Harbor Mountain Hill Climb

Written November 1993

by Kenneth Lea Barbalace

There is no need to look out the window upon awakening--I can hear what the weather is, hard driving rain. Since it's raining, the temperature must be above freezing, though not far above to be certain. I shower and consume a breakfast of java, Power Bars, and a sports drink. After breakfast I'm joined by a fellow foolish competitor for a "warm-up ride" to the race.

Barely on the main road and we are already utterly soaked. Tradition holds that the nastiest weather will accompany this race. Some years there is snow, this we have year pouring rain and hard winds. After a ten minute ride we reach the start: warmed up, no; loosened up, kind of; ready to get this over with, definitely. We sign in, then I strip down to the thin skin suit I'm wearing and coat my body in petroleum jelly to repel the rain.

"Are you planing on riding THAT up this course?" Some competitors scoff at my choosing a road bike for this race.


"Have you ridden up this hill?"

"Yep," I smile. How arrogant mountain bikers are towards us roadies. What they fail to notice is that Voyageur is sporting a new 21 speed Deore XT drive train. After adjusting my swimming goggles, I join the 23 other racers at the starting line, which is on a 8 or 9% grade.

Harbor Mountain Hill Climb on Alaska Day weekend (the second weekend in Oct.), is the proverbial cold day in hell. It is a battle of man and machine against the forces of nature and the five mile gravel Harbor Mountain Road that climbs 1900 feet up the side of the mountain. The object is not to win, but to survive. Winning is out of the question, no one can beat 43-year-old, King of the hill Steve Reifenstuhl--no one.

"Three...Two...One..." the race has begun. Many racers break away from the pack and chase Reifenstuhl. Fools! I mustn't get suckered in. Constantly glancing at the display of my heart monitor, I carefully pace myself.

In a hard out of the saddle sprint a kid passes me. Not giving chase, I keep a steady pace grinding my way to the top. I'll reel him in as he begins to tire. One by one I pass riders who have found the burning in their hearts and legs too great.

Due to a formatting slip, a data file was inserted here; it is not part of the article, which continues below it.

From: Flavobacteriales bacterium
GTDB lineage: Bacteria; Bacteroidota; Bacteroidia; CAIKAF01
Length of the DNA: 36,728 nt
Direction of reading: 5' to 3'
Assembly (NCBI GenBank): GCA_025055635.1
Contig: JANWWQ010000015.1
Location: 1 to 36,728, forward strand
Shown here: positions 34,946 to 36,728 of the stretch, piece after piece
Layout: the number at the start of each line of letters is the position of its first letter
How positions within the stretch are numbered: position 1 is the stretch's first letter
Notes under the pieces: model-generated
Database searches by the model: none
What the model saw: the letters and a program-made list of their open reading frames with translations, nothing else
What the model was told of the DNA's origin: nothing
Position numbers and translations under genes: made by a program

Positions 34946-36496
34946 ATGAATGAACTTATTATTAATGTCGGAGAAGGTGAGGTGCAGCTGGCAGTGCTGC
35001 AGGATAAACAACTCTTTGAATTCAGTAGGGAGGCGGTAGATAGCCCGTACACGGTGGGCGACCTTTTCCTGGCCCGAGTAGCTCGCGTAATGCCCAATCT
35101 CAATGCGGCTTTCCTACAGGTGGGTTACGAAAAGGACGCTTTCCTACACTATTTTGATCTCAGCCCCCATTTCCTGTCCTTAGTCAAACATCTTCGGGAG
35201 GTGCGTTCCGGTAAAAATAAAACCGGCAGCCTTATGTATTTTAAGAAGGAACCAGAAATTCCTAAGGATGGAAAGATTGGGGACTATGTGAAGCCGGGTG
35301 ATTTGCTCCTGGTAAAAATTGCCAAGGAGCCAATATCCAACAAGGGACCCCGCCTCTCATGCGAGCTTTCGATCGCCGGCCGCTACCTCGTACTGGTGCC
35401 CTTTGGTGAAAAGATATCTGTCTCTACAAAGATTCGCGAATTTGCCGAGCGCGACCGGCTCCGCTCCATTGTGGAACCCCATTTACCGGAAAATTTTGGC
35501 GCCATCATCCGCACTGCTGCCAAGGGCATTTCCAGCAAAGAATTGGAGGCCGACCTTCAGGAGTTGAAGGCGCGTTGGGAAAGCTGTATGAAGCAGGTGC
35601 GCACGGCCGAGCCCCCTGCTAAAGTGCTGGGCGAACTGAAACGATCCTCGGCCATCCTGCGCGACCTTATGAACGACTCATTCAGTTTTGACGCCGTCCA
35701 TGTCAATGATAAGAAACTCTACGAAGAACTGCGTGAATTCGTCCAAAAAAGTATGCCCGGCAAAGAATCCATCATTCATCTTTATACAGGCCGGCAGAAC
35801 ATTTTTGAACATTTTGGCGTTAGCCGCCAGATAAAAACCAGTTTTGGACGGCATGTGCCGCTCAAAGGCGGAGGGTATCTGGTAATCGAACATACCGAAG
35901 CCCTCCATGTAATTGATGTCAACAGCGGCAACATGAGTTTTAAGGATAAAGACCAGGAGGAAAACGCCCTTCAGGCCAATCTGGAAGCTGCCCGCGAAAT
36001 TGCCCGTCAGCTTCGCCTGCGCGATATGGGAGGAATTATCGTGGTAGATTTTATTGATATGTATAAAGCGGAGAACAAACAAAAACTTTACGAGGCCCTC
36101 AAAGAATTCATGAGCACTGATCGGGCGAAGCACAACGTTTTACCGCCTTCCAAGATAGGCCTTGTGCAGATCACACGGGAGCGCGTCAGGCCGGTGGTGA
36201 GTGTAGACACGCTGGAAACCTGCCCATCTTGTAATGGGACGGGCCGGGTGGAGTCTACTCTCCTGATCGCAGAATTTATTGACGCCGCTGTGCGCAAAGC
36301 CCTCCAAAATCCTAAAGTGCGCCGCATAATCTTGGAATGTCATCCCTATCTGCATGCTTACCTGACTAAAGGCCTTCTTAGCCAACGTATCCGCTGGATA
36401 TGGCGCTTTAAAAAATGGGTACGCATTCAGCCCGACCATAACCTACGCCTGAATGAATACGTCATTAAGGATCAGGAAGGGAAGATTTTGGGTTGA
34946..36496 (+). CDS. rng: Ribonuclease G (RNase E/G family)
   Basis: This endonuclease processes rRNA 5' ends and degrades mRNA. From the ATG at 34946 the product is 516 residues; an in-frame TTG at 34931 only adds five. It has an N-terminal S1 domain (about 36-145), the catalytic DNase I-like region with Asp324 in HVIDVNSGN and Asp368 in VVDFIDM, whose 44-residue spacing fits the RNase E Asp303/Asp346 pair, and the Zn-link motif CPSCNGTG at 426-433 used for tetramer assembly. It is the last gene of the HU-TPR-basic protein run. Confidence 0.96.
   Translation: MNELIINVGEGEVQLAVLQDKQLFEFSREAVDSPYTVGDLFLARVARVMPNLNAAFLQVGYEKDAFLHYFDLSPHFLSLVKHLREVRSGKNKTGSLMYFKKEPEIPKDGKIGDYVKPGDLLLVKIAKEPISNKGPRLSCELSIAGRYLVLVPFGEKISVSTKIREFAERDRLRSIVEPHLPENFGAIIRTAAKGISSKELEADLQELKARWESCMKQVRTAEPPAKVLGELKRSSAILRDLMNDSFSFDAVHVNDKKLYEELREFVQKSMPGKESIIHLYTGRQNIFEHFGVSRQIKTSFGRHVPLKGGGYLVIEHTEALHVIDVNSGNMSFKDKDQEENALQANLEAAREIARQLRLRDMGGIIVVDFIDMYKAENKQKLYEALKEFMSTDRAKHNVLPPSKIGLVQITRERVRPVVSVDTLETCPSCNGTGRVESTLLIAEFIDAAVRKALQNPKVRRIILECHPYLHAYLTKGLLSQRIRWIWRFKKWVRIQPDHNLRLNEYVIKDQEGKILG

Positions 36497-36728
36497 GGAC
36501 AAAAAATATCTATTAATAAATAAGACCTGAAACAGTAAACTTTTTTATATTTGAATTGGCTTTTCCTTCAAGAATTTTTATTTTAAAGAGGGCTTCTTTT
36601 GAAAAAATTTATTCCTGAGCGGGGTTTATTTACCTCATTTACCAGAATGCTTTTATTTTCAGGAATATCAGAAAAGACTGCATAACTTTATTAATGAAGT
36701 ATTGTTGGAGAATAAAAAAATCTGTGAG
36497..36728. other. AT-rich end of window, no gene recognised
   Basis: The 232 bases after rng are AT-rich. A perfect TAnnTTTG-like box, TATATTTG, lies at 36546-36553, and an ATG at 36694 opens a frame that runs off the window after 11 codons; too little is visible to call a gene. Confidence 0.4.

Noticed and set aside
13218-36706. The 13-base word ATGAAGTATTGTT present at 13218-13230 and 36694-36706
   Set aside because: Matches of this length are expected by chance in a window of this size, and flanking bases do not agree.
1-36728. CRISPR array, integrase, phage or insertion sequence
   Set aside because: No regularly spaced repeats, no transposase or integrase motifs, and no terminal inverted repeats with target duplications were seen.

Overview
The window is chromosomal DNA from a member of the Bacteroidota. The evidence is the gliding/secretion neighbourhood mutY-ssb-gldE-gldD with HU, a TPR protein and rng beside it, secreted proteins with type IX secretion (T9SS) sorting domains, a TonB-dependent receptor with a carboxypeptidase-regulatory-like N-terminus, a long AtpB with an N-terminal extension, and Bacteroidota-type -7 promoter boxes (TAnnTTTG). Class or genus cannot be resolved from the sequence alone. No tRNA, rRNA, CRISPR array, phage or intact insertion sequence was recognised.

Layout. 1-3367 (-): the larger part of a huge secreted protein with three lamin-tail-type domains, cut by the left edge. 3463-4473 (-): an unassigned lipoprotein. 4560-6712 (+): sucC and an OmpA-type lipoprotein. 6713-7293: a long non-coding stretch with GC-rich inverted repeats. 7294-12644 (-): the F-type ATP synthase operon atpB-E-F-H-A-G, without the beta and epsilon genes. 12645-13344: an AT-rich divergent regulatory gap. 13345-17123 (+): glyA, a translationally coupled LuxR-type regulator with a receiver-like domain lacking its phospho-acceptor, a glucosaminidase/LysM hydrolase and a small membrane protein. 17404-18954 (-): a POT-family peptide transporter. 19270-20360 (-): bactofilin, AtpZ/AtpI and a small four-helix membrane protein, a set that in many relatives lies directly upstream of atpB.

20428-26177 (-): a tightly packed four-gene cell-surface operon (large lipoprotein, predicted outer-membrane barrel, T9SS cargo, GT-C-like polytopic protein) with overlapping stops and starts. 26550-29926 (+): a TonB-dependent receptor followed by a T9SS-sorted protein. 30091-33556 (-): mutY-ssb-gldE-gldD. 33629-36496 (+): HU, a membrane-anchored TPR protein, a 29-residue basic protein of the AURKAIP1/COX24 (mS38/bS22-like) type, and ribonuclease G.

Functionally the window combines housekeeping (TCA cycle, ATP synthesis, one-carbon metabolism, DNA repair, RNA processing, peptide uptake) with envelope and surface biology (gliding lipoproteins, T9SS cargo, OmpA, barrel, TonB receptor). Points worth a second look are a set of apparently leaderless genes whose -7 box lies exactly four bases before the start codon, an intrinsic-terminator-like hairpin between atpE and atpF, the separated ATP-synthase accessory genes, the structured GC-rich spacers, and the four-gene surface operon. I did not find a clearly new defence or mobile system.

Like a pack of wolves, several bikes nip at my heals, waiting for me to burn like the others. I focus on the road ahead, not looking back. Demons inside me taunt, "You're letting a kid beat you. You know they were right--this is no place for a road bike. Give it up." Focus, I can't quit. I shake my head to rid it of the demons, but they still taunt, "You're not going to win, why bother?" That is what this race is: a battle of the inner self. I must not give up, I must make it to the top.

Yard upon yard I battle my demons, the rain and this hill. Very slowly yards grind into miles, and a status quo takes form. Behind me that pack of "wolves" nip at my wheels. Ahead of me is that kid. In front of him the only other rider I have seen for some time, and in my head those demons.

Finally the last hair pin comes into view. From there the road will begin to level--sorta. Pushing a little harder, I prepare to find out how much those around me have left. On the curve I shift to my middle chain ring leaving the saddle momentarily. Blowing by the kid I continue shifting to bigger gears. Glancing back, neither the kid nor the pack is to be seen. My attention becomes fixed on the next rider. Forty...Thirty...Twenty...the yards separating us dwindle.

"Passing on left," I announce. Startled he looks back drastically increasing speed. No way is he going to just let me pass. Backing off slightly, I shift to my big chain ring. Out of the saddle I give everything I got to powering a monster gear. I close in behind him once again then cut to his right. He tries to cut me off, too late. As I pull up beside him, my heart monitor begins beeping the high limit alarm. 190..192..194.. my heart rate increases. Lungs and legs begin to burn. Neck and neck we battle it out.

"Good job," he suddenly announces, abruptly falling back. Sitting back in my saddle I continue to put distance between us around a curve I charge, then another and he's out of sight.

I don't need my heart monitor to remind me that I've crossed my thresh hold, I can feel it. My body is burning, and is heart pounding hard in my chest. No longer do I have the strength to maintain this pace. Shifting back to my middle chain ring I chose a much smaller gear. I can't see the finish yet, but I hear cheering. I try to pick up speed to put on a good show but haven't the strength.

Turning the last turn I cross the finish wanting to collapse. Spinning real small gears I ride for a moment longer, then lean Voyageur against some boulders. It is over and I have survived--I think.

"Don't tell the guys I was beat by a road bike," a rider states as he crosses the finish.

Beginning to shiver uncontrollably I realize just how cold I am. Gratefully I accept a hot cup of black coffee, then get my clothes from the support car. I put them on, but they are soaked and provide no warmth.

Getting another cup of coffee first, I go find out the times. No surprise, with a time of 34 minutes 16 seconds, Steve Reifenstuhl crushed the competition. His next closest contender had a time of 41:45 and I came in sixth with a time of 46:54, my fastest time ever.

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Started 10-22-1995

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